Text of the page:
Strategies for Controlling Costs in False Advertising Cases: Consider NAD

False advertising is an expensive business model. In a recent case involving infomercials for coral calcium supplements which allegedly cure cancer (among other things), the First Circuit affirmed an order requiring the defendants to disgorge nearly $50 million in gross revenues — not just profits — on the ground that the “consumer loss” was an appropriate measure of damages.

But false advertising can be expensive for plaintiffs, too. Companies whose competitors are engaging in unfair or deceptive advertising practices often face a dilemma — take action and run up their own legal bills, or stand quietly by and watch someone else eat their lunch.

Nearly 300 in-house counsel considered the options last week at the annual meeting of the Association of Corporate Counsel (ACC) in San Antonio. I moderated an interactive program in which in-house counsel were shown a series of advertisements and asked to vote with handheld clickers as to how they would advise their clients. The results were interesting.

And the In-House Counsel Survey Says . . .

When presented with a television advertisement that the Federal Trade Commission (FTC) found to contain false and misleading statements, panelists were asked how they would respond if the company thought that it might be losing sales as a result of the false advertisement but was not sure. Surprisingly, 46% of the respondents indicated that they would file a claim with the National Advertising Division (NAD) of the Council of Better Business Bureaus, even though only a very small number of respondents had any prior experience with NAD. By comparison, 33% would report the matter to the FTC, 18% would bring a civil lawsuit under the Lanham Act, and 2% would do nothing.

What is NAD?

NAD is a voluntary, self-regulating program in which parties submit their false advertising disputes to trained professionals. Any party may file a complaint with NAD, alleging that a national advertisement is not truthful or accurate. NAD will investigate the claim and, provided that the complaint meets certain basic criteria, commence a case against the advertiser. The advertiser and challenger each have an opportunity to make up to two submissions and meet privately with the decisionmaker. If the advertiser declines to participate in the NAD process, NAD will refer the matter to the appropriate federal or state authorities (such as the FTC), and publicize the fact that it has done so.

NAD adheres to detailed procedures with strict deadlines, and ordinarily delivers a written decision within a few months of the filing date of the complaint. This accelerated procedure often allows for a case to be resolved while the accused ad campaign is still running.

At the conclusion of the case, and subject to a further review process, the challenger’s and advertiser’s positions, NAD’s decision, and a statement by the advertiser are made public on the NAD website. If an advertiser fails to comply with the final decision, this fact will ordinarily be reported to the FTC or other appropriate authorities. Thus, the rate of compliance with NAD decisions is high.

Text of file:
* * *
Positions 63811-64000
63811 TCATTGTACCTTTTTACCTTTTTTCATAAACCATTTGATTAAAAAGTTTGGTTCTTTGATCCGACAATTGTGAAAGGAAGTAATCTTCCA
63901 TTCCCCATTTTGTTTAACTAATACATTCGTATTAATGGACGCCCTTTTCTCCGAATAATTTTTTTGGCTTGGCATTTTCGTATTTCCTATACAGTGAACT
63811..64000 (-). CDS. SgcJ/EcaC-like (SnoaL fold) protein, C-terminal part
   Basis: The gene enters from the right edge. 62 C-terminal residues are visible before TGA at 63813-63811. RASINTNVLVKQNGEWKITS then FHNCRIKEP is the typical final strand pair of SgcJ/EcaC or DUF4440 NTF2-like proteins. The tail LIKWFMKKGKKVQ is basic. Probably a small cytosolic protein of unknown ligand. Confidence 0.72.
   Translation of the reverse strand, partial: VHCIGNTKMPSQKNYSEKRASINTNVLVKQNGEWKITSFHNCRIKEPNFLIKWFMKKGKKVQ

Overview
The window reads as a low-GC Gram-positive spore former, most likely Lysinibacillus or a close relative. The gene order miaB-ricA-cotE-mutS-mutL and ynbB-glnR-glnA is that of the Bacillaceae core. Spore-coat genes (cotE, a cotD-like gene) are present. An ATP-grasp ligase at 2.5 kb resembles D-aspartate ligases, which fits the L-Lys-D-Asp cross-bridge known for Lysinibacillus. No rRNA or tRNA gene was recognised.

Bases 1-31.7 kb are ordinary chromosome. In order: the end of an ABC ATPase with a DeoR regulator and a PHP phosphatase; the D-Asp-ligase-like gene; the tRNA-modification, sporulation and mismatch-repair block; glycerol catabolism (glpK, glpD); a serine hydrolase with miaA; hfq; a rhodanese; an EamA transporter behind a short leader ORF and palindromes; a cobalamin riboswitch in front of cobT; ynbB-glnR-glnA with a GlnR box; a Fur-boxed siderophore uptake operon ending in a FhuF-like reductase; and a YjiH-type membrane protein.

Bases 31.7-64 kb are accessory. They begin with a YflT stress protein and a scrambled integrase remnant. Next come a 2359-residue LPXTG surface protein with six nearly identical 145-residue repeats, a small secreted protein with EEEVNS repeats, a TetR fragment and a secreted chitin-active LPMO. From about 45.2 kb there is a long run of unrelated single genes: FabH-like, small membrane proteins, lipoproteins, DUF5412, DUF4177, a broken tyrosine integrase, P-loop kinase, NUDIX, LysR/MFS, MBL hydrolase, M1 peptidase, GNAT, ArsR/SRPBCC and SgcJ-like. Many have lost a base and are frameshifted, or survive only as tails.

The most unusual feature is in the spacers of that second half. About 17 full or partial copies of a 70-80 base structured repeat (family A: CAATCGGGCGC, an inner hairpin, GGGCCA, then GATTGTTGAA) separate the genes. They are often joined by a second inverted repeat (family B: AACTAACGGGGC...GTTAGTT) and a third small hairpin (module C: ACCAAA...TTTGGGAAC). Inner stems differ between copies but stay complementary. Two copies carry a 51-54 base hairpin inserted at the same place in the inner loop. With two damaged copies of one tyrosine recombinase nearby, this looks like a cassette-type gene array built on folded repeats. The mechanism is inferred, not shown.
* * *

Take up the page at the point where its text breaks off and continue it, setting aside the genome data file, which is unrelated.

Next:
Why Try NAD?

Damages and discovery are not available in NAD proceedings, so why try NAD? The low cost and fast timeframe allows companies to resolve their advertising disputes relatively cheaply and efficiently. One panelist estimated that a recent NAD proceeding cost the challenger in the range of $35,000, which is far less than a company would expect to pay if it commenced a civil lawsuit.

While enforcing claims through NAD is more expensive than notifying the FTC or other regulatory authorities and allowing them to address it, the challenger is able to fully participate in the NAD proceeding and can therefore be relatively certain (once a threshold showing has been made) that the advertiser will be forced to respond directly to the challenger’s claims.

These benefits were undoubtedly attractive to the 46% of in-house counsel audience members who chose NAD as the preferred forum for addressing their clients’ hypothetical false advertising dispute.

Want to Learn More?

Until approximately April 27, 2011, an audiocast of the ACC presentation will be available through the West LegalEdcenter. Readers of this blog may use code “GV10” to receive a 10% discount at checkout.

In addition, I have prepared a handbook titled Liability for Commercial Speech: A Guide to False Advertising, Commercial Disparagement, and Related Claims. Designed for in-house counsel, the handbook provides a convenient reference to the causes of action that can arise from business communications, advertising and marketing, and suggests strategies for enforcing and defending against such claims (including by utilizing NAD). Risk management procedures, compliance checklists, and other sample documents are provided. You may download a PDF or request a complimentary bound copy from our website.

Finally, ACC members may download the written program materials for a limited period of time from the ACC website.

Where Credit is Due

I would like to thank the panelists who worked so hard to make the ACC program a success: Lesley Fair, Senior Attorney at the Bureau of Consumer Protection of the Federal Trade Commission; Martin G. Hernandez, Advertising & Marketing Legal Counsel at Dell Inc.; Jennifer Millones, Senior Attorney at Diageo North America, Inc.; and Edward “Ted” Shin, Senior Corporate Counsel at Welch Foods Inc. Their good advice and thoughtful examples helped illuminate where in-house counsel should draw the line when reviewing their own companies’ advertisements, and provided valuable guidance for avoiding and resolving false advertising disputes.

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